Tuesday, February 16, 2016

Losing Your Job Due to Downsizing - A Blessing or A Curse?

     Is losing your job, especially in middle age, a blessing or a curse?   It can be either, depending on your situation.  If you have never thought beyond your current situation, are buried in bills, or get all your identity and self esteem from your work, it's hard to see it as anything but a curse.  But if you are in a relatively good situation financially, have money saved for an emergency, and have a good support system, and have other interests, it could be a blessing in disguise.

     The company that I work for is undergoing one of these corrections, commonly known as a "downsizing."  This has happened every 4 or 5 years since I've worked there, which is over 20 years, so I've been through at least 4 or 5 of these.  It's a medium sized manufacturing company with offices and plants all over the world.    Apparently when business is booming, they hire lots of people to keep up with the demand.  Then when the economy slows down and sales drop off, they see it as an opportunity to cull the workforce.  In the past they have used these down times to get rid of the non-productive "dead wood" workers.  It always served as motivation during the good times to be as productive as possible, so when the bad times came you wouldn't be one of those cut.

     But this time things are different.  The company is under extreme pressure to reduce costs, due to the growth of globalization.  A few years ago we moved much of our manufacturing from the unionized northern states to the non-union states in the southern United States.  But that's not enough.  Now we are to competing with companies that employ low cost workers in Asia and India.  The people who are being cut this time are not the dead wood non productive employees. They are good people who have 20 and 30 years experience in specialized fields.  True, some of them are being offered attractive incentive packages to convince them to retire, and others are being laid off because their positions are eliminated.  The company is cutting some of their best employees and is losing much of the expertise that has taken decades to accumulate.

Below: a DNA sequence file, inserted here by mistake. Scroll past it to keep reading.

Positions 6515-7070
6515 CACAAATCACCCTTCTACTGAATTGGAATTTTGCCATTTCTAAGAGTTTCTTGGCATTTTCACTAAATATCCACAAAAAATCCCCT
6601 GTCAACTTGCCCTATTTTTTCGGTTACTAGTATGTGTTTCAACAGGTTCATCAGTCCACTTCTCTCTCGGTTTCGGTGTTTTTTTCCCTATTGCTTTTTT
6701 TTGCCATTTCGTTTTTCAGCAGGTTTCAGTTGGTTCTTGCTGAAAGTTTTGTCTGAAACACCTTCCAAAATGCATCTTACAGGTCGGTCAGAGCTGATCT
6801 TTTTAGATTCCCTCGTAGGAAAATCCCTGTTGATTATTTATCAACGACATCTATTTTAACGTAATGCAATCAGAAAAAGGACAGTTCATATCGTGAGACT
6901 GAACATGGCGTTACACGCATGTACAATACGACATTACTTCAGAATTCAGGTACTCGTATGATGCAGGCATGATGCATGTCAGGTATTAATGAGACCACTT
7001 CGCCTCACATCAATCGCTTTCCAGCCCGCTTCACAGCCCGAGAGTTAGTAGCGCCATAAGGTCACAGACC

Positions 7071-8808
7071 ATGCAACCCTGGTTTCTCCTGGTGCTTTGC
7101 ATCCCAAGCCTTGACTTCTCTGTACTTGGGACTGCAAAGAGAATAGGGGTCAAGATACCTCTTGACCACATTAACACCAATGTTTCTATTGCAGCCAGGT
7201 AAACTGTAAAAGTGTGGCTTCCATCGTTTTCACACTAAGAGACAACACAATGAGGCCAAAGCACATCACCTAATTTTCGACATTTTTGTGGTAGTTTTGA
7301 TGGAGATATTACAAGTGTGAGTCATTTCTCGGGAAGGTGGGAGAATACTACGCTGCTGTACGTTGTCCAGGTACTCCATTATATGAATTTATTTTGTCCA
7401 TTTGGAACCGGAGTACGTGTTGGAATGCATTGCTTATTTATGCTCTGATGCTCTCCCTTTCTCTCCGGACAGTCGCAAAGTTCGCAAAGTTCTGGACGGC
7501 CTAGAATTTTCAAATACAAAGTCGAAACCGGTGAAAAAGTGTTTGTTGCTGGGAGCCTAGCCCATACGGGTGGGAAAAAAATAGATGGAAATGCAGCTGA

These are people who have dedicated their entire working career to making the company profitable and they are being let go without much of a thought as to what's being lost.  There will be little or no chance for knowledge transfer, since they didn't know they'd be leaving so soon.  And the people who will be taking up the slack are on the other side of the world.  Due to time zone differences and opposite schedules it's almost impossible to find time to train them.

      Nevertheless, the cuts continue and will not stop until the company has reached it's S&A target.  There's no way to prevent it, so what is one to do?  First of all, having witnessed the business cycle repeat itself numerous times, we should have learned long ago to live our lives like we have a job but could lose it at any minute.  Don't make big unnecessary purchases.  Save as much as you can.  Pay off the bills you owe and stay out of debt.   Don't live beyond your means.

     Second of all, it's fine to be a dedicated employee but don't let work take over your life.  Don't spend every waking hour at work.  Cultivate networks of friends inside and outside your workplace.  Be a shoulder for others to lean on.  It's been shown that people who have good support systems consisting of friends and family suffer less stress and are happier and healthier altogether.

     Develop other interests, social and otherwise.  Do crafts, play an instrument, join a book club, go to the gym.  Do something that you love and find stimulating.  You'll keep your brain and body active,  learn new skills and make connections that could provide useful in case of a job loss. 

     Continue to perform your job to the best of your ability and keep a positive attitude.  Keep your skills up to date.  Take classes, attend seminars, read up on the latest technology. Don't become a dinosaur in your field of expertise.  

     If you've done all of the above, an still end up being downsized, you'll have an easier time finding work or adjusting to your new situation.  Your financial situation will be less precarious.  You'll have lots of connections who may be able to help you find something else.  You'll have outside interests so you don't climb the walls with boredom in the mean time.  You'll have developed additional skills and interests that may lead you in an entirely new direction that you never dreamed of.  You might just find yourself doing something you love and getting paid for it.  Wouldn't that be a great way to spend the remainder of your working life?  Don't look at it as a curse.  With proper preparation and a positive attitude, a job loss just might be the opportunity you've been waiting for all your life.  You may find yourself doing something you've really wanted to do all along.  It could be a blessing in disguise.


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